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COMMONWEALTH PENNSYLVANIA v. BRIAN SANDERS (02/15/85)

filed: February 15, 1985.

COMMONWEALTH OF PENNSYLVANIA, APPELLEE,
v.
BRIAN SANDERS, APPELLANT



No. 3560 Philadelphia, 1982, Appeal from Judgment of Sentence of the Court of Common Pleas, Criminal Division, of Montgomery County, No. 1222-82.

COUNSEL

Larry J. Folmar, Assistant Public Defender, Norristown, for appellant.

J. William Ditter, III, Assistant District Attorney, Norristown, for Commonwealth, appellee.

Wickersham, Wieand and Hoffman, JJ.

Author: Wieand

[ 339 Pa. Super. Page 377]

Brian Sanders, a juvenile, having been certified for trial as an adult, was tried without jury and found guilty of rape,*fn1 indecent assault,*fn2 indecent exposure,*fn3 unlawful restraint,*fn4 recklessly endangering another person,*fn5 simple assault,*fn6 aggravated assault,*fn7 and escape.*fn8 Post-verdict motions were denied. At sentencing, the court concluded that

[ 339 Pa. Super. Page 378]

    the assault convictions and the conviction for indecent exposure had merged into the conviction for rape. Consecutive sentences of imprisonment totaling 17 to 34 years were imposed for rape, unlawful restraint, recklessly endangering another person and escape. On appeal, Sanders argues (1) that the evidence was insufficient to sustain the conviction for recklessly endangering another person; (2) that several evidentiary rulings by the trial court were erroneous; (3) that the sentence was excessive; and (4) that reckless endangerment merged with aggravated assault and rape for sentencing purposes. He also argues that the Juvenile Court failed to properly certify him for trial as an adult.

In determining whether evidence is sufficient to sustain a conviction, we view the evidence in a light most favorable to the Commonwealth and, drawing therefrom all proper inferences which could reasonably have been drawn, determine whether the evidence was sufficient to prove all elements of the crime beyond a reasonable doubt. Commonwealth v. Miller, 327 Pa. Super. 154, 156-57, 475 A.2d 145, 146 (1984); Commonwealth v. Leatherbury, 322 Pa. Super. 222, 225, 469 A.2d 263, 265 (1983).

The evidence in this case showed that appellant, at age 15, had been involuntarily committed to Norristown State Hospital in Montgomery County. On the evening of September 30, 1981, he was escorted to a laundry facility by Polly Holland, a psychiatric security aide trainee. Upon their return, appellant managed to grab Holland around the neck. He then dragged her backwards into a bathroom and later forced her into a day room in a remote part of the hospital. He held her neck so tightly that she was unable to breathe, and she sustained injury which required physical therapy for two months and the wearing of a neck brace for six months. Appellant took Holland's keys from her, locked the doors to the day room, and ordered Holland to undress. With his hand on her neck, appellant threatened to break Holland's neck if she didn't follow his instructions. He then forced her to the floor and engaged in sexual intercourse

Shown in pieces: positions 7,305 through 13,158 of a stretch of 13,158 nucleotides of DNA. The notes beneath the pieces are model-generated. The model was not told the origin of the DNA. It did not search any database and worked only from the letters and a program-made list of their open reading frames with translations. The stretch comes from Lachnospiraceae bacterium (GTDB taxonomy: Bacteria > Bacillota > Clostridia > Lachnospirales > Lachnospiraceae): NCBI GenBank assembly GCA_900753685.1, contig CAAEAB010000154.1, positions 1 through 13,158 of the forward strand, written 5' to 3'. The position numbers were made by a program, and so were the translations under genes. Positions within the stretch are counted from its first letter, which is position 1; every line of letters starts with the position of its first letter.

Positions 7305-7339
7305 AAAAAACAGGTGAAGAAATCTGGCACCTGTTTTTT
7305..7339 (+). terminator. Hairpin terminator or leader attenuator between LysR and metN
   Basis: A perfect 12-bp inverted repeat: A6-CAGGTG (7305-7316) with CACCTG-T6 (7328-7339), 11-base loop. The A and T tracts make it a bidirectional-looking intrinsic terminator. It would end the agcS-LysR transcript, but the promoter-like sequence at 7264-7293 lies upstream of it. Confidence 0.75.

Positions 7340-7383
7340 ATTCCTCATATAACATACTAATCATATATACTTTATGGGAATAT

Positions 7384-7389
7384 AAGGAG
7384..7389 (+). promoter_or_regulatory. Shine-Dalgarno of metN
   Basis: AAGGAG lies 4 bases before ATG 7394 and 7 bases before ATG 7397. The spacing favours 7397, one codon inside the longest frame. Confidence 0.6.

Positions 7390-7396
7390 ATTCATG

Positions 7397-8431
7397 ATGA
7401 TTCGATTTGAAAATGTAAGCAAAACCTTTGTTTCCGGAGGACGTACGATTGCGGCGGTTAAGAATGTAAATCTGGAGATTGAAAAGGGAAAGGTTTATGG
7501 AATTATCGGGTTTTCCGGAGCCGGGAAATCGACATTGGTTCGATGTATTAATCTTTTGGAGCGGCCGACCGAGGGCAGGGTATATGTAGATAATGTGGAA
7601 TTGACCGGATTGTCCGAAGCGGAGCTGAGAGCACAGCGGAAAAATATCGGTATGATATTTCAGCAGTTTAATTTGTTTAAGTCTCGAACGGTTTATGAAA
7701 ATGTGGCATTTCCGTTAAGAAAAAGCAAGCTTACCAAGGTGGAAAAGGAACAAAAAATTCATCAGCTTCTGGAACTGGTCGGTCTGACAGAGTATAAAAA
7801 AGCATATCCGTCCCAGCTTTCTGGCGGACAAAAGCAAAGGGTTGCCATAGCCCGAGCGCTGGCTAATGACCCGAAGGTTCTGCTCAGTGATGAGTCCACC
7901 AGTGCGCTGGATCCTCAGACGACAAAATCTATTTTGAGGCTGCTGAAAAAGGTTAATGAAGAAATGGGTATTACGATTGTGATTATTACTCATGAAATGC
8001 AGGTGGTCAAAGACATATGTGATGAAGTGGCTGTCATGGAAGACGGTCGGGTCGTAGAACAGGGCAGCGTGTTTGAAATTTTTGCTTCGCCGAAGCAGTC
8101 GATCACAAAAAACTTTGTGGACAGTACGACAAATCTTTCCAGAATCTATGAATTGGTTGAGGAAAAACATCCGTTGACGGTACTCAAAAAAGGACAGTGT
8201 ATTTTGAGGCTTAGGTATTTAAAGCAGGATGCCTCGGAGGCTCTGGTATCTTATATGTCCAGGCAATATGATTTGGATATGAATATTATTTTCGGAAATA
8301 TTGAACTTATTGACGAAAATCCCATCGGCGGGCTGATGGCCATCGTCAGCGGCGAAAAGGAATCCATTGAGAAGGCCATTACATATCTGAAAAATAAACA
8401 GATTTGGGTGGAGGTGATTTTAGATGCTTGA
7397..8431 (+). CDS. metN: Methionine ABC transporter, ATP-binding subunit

[ 339 Pa. Super. Page 379]

    with her. Thereafter, he locked his victim in the room and left. Appellant escaped from the hospital by using a picnic table to assist him in climbing over the wall. Ms. Holland was able to use a pay phone in the day room to call for assistance, but she was too late to prevent appellant's escape. He was apprehended in Philadelphia on November 20, 1981.

A person commits the misdemeanor of recklessly endangering another person "if he recklessly engages in conduct which places or may place another person in danger of death or serious bodily injury." 18 Pa.C.S. § 2705. This section is, in effect, an ad hoc reckless conduct statute. Toll, Pennsylvania Crimes Code Annotated § 2705 (1974). A sine qua non to a conviction is a conscious disregard of a known risk of death or great bodily harm to another person. Commonwealth v. Henck, 329 Pa. Super. 275, 279, 478 A.2d 465, 468 (1984). In this case, the trial court could properly find from the manner in which appellant ...


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